Need new recipes for the winter issues so dig them out and send them in! We could use some new recipes for everything with duck, goose, elk, quail, rabbit, buffalo, antelope, alligator and pheasant topping the list. Send your recipes to mail@backwoodsbound.com. Thanks and we look forward to getting them!

  The cameras are coming down and the pictures are being reviewed so why not share a couple with us? Send in your trail camera pictures for the Candid CamShots feature! We’ll take anything as long as it’s not obscene. Send them as attachments to mail@backwoodsbound.com. See this month’s photo at www.backwoodsbound.com/funphotos2.html.



Over 4400 potential customers could be reading YOUR ad right now instead of ours!

Place your ad here for $8.00 a month! Discount rates for multiple issues.

For more details, visit our site at: www.backwoodsbound.com/advertise.html. Or e-mail us at: sales@backwoodsbound.com.

Fishing season is fast approaching so place your ad now!



  This picture was taken on December 13th on Josh Burns’ camera out in front of his stand but he wasn’t able to hunt that weekend. The correct time was 6:43am. Camera clock wasn’t set-back from daylight saving time. Taken in southern Illinois.

Illinois Buck

Send your trail camera or outdoor pictures to mail@backwoodsbound.com.



~ 4 goose breasts
~ 1/3 cup salt
~ 2 tbsp baking soda
~ water
~ 1 large onion, chopped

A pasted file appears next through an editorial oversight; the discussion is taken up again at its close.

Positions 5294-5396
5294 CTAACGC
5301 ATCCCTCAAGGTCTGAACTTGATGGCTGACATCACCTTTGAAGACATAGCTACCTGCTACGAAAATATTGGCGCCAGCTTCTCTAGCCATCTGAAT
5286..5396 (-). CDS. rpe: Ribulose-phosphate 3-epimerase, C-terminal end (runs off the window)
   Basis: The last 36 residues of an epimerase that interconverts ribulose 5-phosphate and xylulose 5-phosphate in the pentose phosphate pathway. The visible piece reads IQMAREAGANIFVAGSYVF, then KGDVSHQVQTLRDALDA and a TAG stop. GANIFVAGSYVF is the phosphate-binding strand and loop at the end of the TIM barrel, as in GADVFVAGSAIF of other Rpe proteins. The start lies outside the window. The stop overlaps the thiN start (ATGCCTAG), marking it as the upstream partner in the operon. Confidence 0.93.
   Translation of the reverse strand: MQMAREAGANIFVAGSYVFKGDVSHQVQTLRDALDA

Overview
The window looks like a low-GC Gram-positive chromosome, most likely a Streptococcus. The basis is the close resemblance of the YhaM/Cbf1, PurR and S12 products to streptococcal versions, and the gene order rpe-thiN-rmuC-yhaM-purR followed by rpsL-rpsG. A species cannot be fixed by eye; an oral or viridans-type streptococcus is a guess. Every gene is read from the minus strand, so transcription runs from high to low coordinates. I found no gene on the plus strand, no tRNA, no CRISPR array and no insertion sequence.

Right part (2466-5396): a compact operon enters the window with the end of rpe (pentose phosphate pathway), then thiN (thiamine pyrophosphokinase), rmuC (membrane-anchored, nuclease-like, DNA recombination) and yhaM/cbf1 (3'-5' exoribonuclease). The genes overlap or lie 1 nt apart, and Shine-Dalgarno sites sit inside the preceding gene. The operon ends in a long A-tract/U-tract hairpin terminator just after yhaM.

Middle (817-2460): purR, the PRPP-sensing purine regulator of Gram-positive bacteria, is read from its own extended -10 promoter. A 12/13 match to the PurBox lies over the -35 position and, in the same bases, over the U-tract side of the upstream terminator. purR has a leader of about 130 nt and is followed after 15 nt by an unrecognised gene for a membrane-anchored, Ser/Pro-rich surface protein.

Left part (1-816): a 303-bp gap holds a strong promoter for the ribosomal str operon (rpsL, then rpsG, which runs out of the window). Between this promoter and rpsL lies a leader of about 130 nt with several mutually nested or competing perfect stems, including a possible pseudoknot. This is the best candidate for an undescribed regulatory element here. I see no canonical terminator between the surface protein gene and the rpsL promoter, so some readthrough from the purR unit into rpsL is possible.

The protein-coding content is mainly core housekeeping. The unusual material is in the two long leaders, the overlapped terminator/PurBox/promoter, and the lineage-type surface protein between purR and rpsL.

~ 1 stalk celery, chopped
~ 4 tbsp butter
~ 2 tbsp worcestershire sauce
~ garlic powder
~ hot sauce
~ 48 oz. beef consommé
~ salt
~ cubed vegetables like carrots, potatoes, rutabaga, turnips, etc.

* Soak the breasts overnight in 1/3 cup salt, baking soda and enough water to cover.

* Remove and pat dry. Cut into 2" cubes.

* In a Dutch oven or large pot, sauté the onion and celery in butter.

* Add the meat, worcestershire sauce, a liberal amount of garlic powder and hot sauce to taste.

* Cook about 10 minutes over medium high to high heat or until brown.

* Add the beef consommé and stir together. Salt to taste. Reduce heat and simmer 1 hour. Stir occasionally.

* Add your veggies and simmer 30 minutes or until the veggies are tender. Stir occasionally.

* Serve and enjoy.

"This turns out very tender and very close to beef stew that even non-goose eaters won't know the difference." - Tammy

Thanks to Tammy Brown for sharing this recipe. For more great goose recipes to use in your kitchen visit this page on our site, www.backwoodsbound.com/zgoose.html. And for more wild game soup recipes, go to www.backwoodsbound.com/zsoup.html.

Send your favorite recipe to mail@backwoodsbound.com and we'll post it on the site or use it in an upcoming issue of The Bullet


ANSWER TO BACKWOODS TRIVIA: Seiko released the first successful quartz movement wristwatch in 1969. The mineral quartz always vibrates exactly 32,768 times per second when an electric current passes through it. Using crystals allow clocks to be much more accurate than clocks ran by mechanical gears and springs.